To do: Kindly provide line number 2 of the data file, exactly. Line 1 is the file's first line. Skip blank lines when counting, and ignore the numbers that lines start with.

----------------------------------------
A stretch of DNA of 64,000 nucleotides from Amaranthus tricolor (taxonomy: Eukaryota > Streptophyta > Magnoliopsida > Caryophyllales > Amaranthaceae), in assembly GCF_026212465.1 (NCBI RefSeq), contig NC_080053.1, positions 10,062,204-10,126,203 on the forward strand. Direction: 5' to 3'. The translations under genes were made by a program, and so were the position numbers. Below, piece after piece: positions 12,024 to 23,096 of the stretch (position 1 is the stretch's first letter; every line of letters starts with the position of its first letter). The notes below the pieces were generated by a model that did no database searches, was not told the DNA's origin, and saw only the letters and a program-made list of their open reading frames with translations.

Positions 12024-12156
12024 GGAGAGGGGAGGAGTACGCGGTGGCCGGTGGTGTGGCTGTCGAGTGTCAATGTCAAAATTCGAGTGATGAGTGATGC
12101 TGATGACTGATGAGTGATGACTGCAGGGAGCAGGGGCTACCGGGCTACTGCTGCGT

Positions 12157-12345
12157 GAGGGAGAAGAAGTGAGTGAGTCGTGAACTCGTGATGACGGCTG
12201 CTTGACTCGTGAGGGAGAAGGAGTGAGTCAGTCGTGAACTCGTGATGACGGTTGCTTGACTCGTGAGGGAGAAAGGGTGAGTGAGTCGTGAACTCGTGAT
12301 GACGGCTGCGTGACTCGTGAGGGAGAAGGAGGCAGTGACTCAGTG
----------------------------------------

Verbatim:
Positions 12024-12156